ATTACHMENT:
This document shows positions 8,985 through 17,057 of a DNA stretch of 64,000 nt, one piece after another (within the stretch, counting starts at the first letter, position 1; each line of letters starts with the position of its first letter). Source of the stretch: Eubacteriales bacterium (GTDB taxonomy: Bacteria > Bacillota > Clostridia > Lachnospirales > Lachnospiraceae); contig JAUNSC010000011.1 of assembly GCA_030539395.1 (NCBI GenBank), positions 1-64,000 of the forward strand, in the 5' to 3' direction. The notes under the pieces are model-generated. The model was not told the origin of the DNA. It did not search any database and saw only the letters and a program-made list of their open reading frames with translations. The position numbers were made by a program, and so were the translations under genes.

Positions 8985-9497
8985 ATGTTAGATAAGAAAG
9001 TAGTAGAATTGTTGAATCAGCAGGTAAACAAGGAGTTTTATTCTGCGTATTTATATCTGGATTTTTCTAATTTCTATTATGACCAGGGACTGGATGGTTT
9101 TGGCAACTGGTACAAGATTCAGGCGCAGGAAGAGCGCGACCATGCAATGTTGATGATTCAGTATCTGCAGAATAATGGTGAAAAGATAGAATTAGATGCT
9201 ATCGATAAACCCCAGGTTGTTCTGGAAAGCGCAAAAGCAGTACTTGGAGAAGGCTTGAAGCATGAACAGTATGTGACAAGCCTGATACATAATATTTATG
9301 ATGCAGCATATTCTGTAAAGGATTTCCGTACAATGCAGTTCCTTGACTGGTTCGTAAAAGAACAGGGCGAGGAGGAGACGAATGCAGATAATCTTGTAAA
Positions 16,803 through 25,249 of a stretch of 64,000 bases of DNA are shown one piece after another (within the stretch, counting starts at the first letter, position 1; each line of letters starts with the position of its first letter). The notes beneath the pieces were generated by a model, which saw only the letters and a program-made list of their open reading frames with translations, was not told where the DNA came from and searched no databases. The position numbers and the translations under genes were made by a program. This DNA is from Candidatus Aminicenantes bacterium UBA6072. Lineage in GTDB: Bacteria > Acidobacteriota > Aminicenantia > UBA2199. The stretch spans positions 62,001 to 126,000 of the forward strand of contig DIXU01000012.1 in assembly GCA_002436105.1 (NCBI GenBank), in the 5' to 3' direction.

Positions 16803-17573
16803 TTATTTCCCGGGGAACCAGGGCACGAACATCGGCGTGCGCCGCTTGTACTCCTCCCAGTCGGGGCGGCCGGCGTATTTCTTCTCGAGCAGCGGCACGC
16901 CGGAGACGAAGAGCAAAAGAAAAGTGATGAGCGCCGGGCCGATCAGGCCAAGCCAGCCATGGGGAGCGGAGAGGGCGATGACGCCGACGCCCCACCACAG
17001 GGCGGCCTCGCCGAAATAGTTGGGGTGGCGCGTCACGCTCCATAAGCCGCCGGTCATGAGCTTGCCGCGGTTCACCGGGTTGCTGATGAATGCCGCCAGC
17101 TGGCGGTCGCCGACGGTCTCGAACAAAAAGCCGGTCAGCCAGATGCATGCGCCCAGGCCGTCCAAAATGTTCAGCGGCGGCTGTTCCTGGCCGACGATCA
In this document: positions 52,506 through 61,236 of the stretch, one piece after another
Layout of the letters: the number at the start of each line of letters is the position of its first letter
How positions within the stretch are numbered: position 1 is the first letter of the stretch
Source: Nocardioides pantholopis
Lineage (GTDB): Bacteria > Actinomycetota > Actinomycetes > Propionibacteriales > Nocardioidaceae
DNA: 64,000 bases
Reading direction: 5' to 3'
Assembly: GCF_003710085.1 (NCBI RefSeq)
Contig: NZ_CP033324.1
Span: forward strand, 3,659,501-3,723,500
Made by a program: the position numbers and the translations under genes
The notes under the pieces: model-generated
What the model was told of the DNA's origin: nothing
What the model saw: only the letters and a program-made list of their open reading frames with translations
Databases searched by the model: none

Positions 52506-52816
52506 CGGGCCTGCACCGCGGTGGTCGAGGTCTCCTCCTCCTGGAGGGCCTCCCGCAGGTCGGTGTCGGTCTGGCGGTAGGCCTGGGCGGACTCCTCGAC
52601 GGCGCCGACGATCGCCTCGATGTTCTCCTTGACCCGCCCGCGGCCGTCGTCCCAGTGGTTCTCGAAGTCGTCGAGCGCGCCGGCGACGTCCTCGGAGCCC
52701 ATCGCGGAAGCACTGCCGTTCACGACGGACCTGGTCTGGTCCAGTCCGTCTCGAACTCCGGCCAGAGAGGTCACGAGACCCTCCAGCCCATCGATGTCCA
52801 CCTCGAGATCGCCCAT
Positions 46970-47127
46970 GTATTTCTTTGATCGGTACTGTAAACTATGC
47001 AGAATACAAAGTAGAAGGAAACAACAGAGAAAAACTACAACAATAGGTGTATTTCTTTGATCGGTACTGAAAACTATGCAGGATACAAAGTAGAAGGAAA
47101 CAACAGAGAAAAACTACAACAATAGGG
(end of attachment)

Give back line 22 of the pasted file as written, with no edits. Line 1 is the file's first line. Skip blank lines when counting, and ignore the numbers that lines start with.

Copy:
Contig: NZ_CP033324.1